• The field notebook is the one option I have no personal experience with either as student or teacher, so hopefully somebody else will share their thoughts.

      But I think you put your finger on the key issue with this assignment – and its the flipside of the positive of being very open ended – given that most students aren’t going to be Thoreau, what exactly are we looking for and how do we communicate this expectation and evaluate it?

      • As I grade the notebooks from my summer course, I think a basic framework for a future rubric would be:
        decent: writes about the things I told them.
        good: writes their own observations about the place.
        best: makes their own observations and hypothesizes about why they might happen or connects them to other outside knowledge.
        Hope for further ideas on these kinds of assignments!

  3. Any field exercise that involves collecting invertebrates can yield a lot of natural history bang for the buck. I recommend sweep sampling in meadows/oldfields. Use fixed areas (say, 20 sweeps in 2×2 m plots) that vary in their composition/physiognamy (lots of forbs, few forbs, monoculture urban, monoculture rural). Have them come up with a few hypotheses on the fly about abundance and diversity. Freeze the samples to kill the inverts, then, if you have decent dissecting scopes, the fun really begins.
    I think most students really enjoy picking through the debris, sorting, and identifying critters to morphospecies. It tickles their innate biophilia. In fact, I would not have any ID keys at the outset, so that students encounter the diversity of form and size themselves. After evaluating your hypotheses about diversity and abundance, you can begin with hypotheses that infer niche from morphology (maybe have them come up with their own functional traits). These samples yield body size distributions, frequency abundance distributions, all just from morphospecies. Then, when you give them some identification materials, you overlay phylogeny. Moreover, the taxonomy gives the students the key that gives them access to the literature, where they can test their inferences about niches. Assign different groups to be experts on a particular taxon and ask how that taxon will respond to warming, nitrogen deposition, urbanization.
    Another advantage is that you can always dip into these samples if you have rainy interruption of a planned field day.
    In short, there is so much you can do with inverts that you can’t do, say, with birds.

    • In my mind inverts and plants are completely different from birds and mammals in how easy they are to work with.

      Some great suggestions on sequencing of topics to align with student self-discovery.

  4. As part of my general Ecology class, I’ve been having students submit observations of species occurrence to a citizen science app, like iNaturalist. This has the obvious advantage that you can crowd source the identification, in case you are not an expert in identification of all organisms at your site.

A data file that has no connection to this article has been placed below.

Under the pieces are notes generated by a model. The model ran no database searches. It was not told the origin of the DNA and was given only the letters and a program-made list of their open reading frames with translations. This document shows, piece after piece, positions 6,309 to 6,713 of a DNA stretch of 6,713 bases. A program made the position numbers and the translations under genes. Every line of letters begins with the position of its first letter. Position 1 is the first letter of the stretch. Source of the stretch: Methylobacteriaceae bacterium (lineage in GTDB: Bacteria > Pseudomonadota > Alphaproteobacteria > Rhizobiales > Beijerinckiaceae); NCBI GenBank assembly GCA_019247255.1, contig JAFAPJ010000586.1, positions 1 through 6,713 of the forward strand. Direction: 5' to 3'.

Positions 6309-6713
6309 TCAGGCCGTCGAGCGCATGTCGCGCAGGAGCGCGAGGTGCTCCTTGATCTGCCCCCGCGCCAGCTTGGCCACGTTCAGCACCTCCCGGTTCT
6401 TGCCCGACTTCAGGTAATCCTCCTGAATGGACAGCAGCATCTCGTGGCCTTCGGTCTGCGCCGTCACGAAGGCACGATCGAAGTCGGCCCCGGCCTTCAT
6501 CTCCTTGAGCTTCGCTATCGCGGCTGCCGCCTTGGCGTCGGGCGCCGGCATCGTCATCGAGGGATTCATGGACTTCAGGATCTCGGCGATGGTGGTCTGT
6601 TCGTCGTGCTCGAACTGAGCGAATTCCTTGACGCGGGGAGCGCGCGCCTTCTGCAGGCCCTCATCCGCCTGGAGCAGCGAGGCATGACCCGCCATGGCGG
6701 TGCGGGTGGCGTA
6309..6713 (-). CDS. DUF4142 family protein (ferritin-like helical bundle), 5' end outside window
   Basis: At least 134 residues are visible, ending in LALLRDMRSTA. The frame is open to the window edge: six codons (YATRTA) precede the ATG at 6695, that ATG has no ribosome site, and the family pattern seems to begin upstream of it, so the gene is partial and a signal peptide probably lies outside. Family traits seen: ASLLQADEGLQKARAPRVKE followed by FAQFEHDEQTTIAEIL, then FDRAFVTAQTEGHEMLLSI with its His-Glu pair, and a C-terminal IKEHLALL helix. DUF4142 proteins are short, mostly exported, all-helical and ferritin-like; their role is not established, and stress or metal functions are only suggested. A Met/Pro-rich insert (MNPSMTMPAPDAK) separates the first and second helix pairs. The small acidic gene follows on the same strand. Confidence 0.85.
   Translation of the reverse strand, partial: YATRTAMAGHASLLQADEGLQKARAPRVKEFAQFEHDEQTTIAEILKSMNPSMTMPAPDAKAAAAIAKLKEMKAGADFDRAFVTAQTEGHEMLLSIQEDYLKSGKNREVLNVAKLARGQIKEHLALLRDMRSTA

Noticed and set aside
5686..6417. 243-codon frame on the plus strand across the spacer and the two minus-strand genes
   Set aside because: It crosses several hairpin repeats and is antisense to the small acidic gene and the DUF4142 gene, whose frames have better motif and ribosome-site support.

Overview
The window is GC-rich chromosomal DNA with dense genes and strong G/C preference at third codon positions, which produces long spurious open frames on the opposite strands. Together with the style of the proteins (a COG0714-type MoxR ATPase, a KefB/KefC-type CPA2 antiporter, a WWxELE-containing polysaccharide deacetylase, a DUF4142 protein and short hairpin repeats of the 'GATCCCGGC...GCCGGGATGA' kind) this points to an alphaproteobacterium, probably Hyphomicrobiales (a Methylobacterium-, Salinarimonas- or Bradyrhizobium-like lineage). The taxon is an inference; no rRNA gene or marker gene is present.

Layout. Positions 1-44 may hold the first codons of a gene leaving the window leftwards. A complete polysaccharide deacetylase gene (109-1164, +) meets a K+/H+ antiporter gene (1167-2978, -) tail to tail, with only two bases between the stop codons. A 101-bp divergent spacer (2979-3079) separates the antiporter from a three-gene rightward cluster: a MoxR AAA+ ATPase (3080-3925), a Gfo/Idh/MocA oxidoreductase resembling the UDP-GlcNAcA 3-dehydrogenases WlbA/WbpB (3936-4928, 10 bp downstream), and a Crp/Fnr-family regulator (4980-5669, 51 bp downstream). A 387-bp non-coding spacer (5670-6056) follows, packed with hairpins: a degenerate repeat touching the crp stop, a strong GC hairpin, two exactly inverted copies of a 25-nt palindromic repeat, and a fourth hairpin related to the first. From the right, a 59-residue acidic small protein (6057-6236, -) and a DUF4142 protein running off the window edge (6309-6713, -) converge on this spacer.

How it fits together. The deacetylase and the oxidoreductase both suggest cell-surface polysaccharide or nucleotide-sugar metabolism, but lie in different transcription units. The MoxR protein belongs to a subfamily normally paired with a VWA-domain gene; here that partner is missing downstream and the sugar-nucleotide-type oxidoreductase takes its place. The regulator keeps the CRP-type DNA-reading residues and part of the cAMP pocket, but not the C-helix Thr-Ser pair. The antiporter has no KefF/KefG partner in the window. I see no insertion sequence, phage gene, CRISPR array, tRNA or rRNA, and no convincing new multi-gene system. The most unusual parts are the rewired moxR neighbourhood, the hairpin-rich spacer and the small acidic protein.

The first time I did this the assignment was wide-open–“make 20 observations and submit them to any of these (list) citizen science projects”. They also had to submit their observations to me in a shared spreadsheet and put their photos in a file on a shared drive (this allowed me to quickly check if they’d completed the assignment and award credit.

    This, as you might expect, yielded wildly variable quality of submissions. Next time, I will modify the assignment in a few ways: 1. each student or group picks a taxon and then learns enough about it to make quality observations–e.g. what features will they need to be aware of and make sure are included in the photo; 2. I’ll spend some time teaching them how to take an image of high enough quality that it can be used as data (geo-tagged, in focus, right lighting, etc.); 3. I’ll require additional observations (behavior? habitat? interactions?) so that the exercise is more focused on the organism and not just on its identification; 4. They will need to submit a couple of observations as drafts/trial run so that I can head off any problems before they quickly do all of the observations.

    Other thoughts:

    You can use your own campus before you get out in the “real” field the first time. That way everyone knows how to operate their own equipment as well as access the particular app they need to use. I’ve found that there is a lot of variability in how easy these citizen science apps are to use, and in the interface, so students need some time to learn how to use them.

    Initially students will pick the low hanging fruit, species-wise. Probably 50 observations from my class last spring were of small western fence lizards. Find a way to reward observations of species that are common, shy, small, or otherwise hard to find/observe.